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[Gunn s handwriting]
Fan on the Marriage.

[newspaper clipping]
	WHY SHOULD HE?
  How any young fellow can have the face to
walk into your family, and deliberately ask for
one of your daughters, passes me.  That it is
done every day, does not lessen my astonish-
ment at the sublime impudence of the thing.
There you have been, sixteen, or seventeen, or
eighteen years of her life, combing her hair, and
washing her face for   him!  It is lucky the
thought never strikes you while you are doing
it, that this is to be the end of it all.  What if
you were married yourself? that is no reason
why she should be bewitched away into a sep-
arate establishment just as you begin to lean up-
on her, and be proud of her; or at least, it stands
to reason, that after you have worried her
through the measles, and chicken-pox, and scar-
let fever, and whooping-cough, and had her
properly baptized and vaccinated, this young
man might give you a short breathing spell be-
fore she goes.
  He seems to be of a different opinion; he not
only insists upon taking her, but upon taking her
immediately, if not sooner.  He talks well about
it very well; you have no objection to him, not
the least in the world except that.  When the
world is full of girls, why couldn t he have fixed
his eye on the daughter of somebody else?
There are some parents who are glad to
be rid of their daughters.  Blue eyes are as
plenty as blueberries; why need it be this par-
ticular pair?  Isn t she happy enough as she is?
Don t she have meat and bread and clothes
enough, to say nothing of love?  What is the use
of leaving a certainty for an uncertainty, when
that certainty is a mother, and you can never 
have but one?  You put all these questions to
her, and she has the sauciness to ask, if that is
the way you reasoned, when her father came for
you.  You disdain to answer, of course; it is a
mean dodging of the question.  But she gets
round you for all that, and so does he too,
though you try your best not to like him; and
with a   well if I must, I must,  you just order
her wedding-clothes, muttering to yourself the
while,   dear dear what sort of a fist will that
child make at the head of a house; how will she
ever know what to do in this, that, or the other
emergency; she who is calling on  mother  
fifty times a day to settle every trifling ques-
tion.  What folly for her to set up house for
herself.  How many mothers have had these
foreboding thoughts over a daughter s wedding-
clothes; and yet that daughter has met life, and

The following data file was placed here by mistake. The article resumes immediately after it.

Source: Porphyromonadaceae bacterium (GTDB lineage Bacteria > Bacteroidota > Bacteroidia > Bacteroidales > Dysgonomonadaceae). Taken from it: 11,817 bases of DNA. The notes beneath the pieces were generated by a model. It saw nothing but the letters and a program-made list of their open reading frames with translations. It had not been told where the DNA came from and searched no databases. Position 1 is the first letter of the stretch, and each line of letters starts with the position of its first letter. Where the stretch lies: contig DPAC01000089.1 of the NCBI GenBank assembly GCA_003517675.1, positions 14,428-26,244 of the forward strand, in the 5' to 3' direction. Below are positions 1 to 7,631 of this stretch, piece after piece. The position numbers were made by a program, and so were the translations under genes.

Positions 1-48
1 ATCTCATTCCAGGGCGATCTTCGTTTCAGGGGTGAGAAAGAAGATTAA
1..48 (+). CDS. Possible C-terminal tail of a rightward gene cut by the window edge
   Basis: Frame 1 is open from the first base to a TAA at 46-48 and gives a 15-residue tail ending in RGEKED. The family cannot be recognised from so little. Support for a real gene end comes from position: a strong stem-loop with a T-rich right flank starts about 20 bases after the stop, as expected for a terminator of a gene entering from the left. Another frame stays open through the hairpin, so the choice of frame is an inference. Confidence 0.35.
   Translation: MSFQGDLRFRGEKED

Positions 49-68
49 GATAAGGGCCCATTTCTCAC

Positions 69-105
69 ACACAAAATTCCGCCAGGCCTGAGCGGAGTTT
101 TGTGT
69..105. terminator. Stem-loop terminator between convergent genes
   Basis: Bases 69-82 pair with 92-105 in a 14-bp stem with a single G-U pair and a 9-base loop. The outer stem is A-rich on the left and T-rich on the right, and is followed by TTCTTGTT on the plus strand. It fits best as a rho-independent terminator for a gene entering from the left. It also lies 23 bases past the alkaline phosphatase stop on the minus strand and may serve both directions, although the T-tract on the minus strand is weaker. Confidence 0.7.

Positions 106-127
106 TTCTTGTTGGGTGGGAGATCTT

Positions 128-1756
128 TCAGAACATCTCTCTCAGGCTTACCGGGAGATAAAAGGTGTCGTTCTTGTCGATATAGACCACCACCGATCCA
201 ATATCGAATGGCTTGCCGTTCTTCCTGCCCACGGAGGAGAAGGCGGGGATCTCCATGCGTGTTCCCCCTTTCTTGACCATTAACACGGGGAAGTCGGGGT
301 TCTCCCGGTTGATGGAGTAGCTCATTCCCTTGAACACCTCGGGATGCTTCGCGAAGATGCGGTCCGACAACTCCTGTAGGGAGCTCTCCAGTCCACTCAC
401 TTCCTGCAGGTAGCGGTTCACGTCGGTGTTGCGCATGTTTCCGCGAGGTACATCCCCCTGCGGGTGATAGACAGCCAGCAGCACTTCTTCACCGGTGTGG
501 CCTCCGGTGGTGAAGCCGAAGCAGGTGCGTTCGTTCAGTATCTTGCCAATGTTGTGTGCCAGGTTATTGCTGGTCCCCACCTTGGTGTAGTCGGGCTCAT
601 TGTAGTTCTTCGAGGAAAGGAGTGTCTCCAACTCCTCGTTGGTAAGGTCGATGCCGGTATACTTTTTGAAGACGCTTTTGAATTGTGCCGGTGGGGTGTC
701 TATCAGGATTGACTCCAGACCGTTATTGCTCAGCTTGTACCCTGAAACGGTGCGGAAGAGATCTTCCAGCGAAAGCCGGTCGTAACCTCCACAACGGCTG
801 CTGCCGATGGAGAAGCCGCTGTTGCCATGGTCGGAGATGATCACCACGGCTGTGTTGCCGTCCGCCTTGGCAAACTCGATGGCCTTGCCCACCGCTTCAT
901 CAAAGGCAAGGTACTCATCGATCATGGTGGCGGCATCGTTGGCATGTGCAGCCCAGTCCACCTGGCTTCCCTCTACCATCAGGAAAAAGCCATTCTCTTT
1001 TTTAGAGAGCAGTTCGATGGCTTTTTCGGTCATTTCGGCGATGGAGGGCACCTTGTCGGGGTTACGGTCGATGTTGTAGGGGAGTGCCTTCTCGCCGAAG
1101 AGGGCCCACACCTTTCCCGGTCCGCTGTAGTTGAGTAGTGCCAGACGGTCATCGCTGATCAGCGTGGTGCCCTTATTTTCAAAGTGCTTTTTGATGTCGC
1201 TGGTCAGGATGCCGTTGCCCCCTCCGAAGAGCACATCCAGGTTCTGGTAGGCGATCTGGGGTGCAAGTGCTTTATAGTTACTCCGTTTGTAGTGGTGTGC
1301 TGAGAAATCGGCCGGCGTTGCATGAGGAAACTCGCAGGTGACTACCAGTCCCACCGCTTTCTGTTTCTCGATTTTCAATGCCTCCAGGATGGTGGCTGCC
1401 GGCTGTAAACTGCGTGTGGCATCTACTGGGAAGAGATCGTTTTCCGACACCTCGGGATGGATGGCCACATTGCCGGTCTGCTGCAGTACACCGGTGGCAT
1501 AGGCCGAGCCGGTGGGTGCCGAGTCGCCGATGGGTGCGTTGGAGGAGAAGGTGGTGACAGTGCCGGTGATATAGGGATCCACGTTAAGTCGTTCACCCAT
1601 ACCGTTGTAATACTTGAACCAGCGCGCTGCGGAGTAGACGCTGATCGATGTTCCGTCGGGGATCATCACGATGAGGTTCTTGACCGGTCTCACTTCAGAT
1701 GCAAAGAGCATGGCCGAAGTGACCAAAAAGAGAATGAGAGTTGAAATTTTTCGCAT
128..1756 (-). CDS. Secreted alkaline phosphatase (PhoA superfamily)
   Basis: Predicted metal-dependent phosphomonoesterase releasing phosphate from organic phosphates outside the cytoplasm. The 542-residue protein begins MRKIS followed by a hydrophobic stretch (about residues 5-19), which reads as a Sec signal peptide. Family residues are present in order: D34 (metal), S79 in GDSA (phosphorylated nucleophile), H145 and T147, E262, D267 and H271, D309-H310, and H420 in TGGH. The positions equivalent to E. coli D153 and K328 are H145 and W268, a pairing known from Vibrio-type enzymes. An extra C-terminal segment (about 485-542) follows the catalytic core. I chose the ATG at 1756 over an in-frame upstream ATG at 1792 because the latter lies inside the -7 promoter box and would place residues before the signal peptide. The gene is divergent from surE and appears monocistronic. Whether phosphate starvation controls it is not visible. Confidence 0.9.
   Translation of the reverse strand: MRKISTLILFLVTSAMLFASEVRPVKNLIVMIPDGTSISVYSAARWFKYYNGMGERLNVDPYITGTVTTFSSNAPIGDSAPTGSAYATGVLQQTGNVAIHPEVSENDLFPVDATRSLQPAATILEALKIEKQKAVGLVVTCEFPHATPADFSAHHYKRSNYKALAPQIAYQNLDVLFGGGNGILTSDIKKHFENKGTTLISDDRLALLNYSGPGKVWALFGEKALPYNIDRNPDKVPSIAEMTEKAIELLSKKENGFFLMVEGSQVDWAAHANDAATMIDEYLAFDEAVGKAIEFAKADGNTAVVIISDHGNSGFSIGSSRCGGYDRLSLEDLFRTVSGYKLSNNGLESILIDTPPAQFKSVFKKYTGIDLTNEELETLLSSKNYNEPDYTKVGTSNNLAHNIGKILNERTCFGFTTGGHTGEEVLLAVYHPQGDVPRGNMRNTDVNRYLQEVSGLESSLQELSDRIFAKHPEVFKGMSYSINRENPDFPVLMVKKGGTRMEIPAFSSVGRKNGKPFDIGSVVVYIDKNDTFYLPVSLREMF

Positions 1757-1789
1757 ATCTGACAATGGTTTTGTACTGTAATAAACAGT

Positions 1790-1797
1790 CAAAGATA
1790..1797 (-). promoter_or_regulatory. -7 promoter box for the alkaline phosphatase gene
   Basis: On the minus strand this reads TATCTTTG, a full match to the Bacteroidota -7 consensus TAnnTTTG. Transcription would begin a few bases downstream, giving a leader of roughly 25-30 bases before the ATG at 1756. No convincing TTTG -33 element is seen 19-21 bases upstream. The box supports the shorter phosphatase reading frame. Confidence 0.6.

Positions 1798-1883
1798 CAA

its unexpected reverses, with a heroism and
courage as undaunted as if every girlish tear had
not been kissed away by lips, that alas! may be
dust, when this baptism of womanhood comes
upon her.		         FANNY FERN.
	                        
Page
Title:Thomas Butler Gunn Diaries, Volume Sixteen: page one hundred and seventy-eight
Description:A newspaper clipping written by Fanny Fern regarding the marriage of her daughter Grace to Mortimer Thomson (Doesticks).
Subject:Eldredge, Grace (Thomson); Fern, Fanny; Gunn, Thomas Butler; Marriage; Thomson, Mortimer (Doesticks); Women
Coverage (City/State):[New York, New York]
Scan Date:2010-06-07

 

Volume
Title:Thomas Butler Gunn Diaries, Volume Sixteen
Description:Includes Gunn's descriptions of the scene in New York at the commencement of the Civil War, boarding house living, visits to the Edwards family, Mort Thomson's engagement to Fanny Fern's daughter Grace Eldredge, Frank Cahill's return to New York from London, Frank Bellew's dissatisfaction with living in England, Thomas Nast's engagement to Sally Edwards, the scene in New York during the departure of the 7th New York Regiment for Washington, attending the wedding of Olive Waite and Hamilton Bragg, a visit with Frank Cahill to the camp of the 1st Regiment of New York Volunteers and the 2nd Regiment of New York State Militia on Staten Island, the death of Charles Welden, and his reporting work.
Subject:Boardinghouses; Bohemians; Civil War; Gunn, Thomas Butler; Journalism; Marriage; Military; Publishers and publishing; Women
Coverage (City/State):New York, New York
Note:Thomas Butler Gunn was born February 15, 1826, in Banbury, England, and came to New York in 1849. During the Civil War he worked as a correspondent for the New York Tribune and the New York Evening Post. He returned to England in 1863, and died in Birmingham in April 1903. The collection includes twenty-one volumes of his diaries, including newspaper clippings, letters, photographs, sketches, and various other items inserted by Gunn. Diary entries date from July 7, 1849, to April 7, 1863, and include his experiences with the New York publishing and literary world, his descriptions of boarding houses, his travels throughout the United States, and his experiences traveling with the Federal army as a Civil War correspondent.
Publisher:Missouri History Museum
Rights:Copyright 2010 Missouri History Museum.
Source:Page images, transcriptions, and metadata of the Thomas Butler Gunn diaries have been provided by the Missouri History Museum.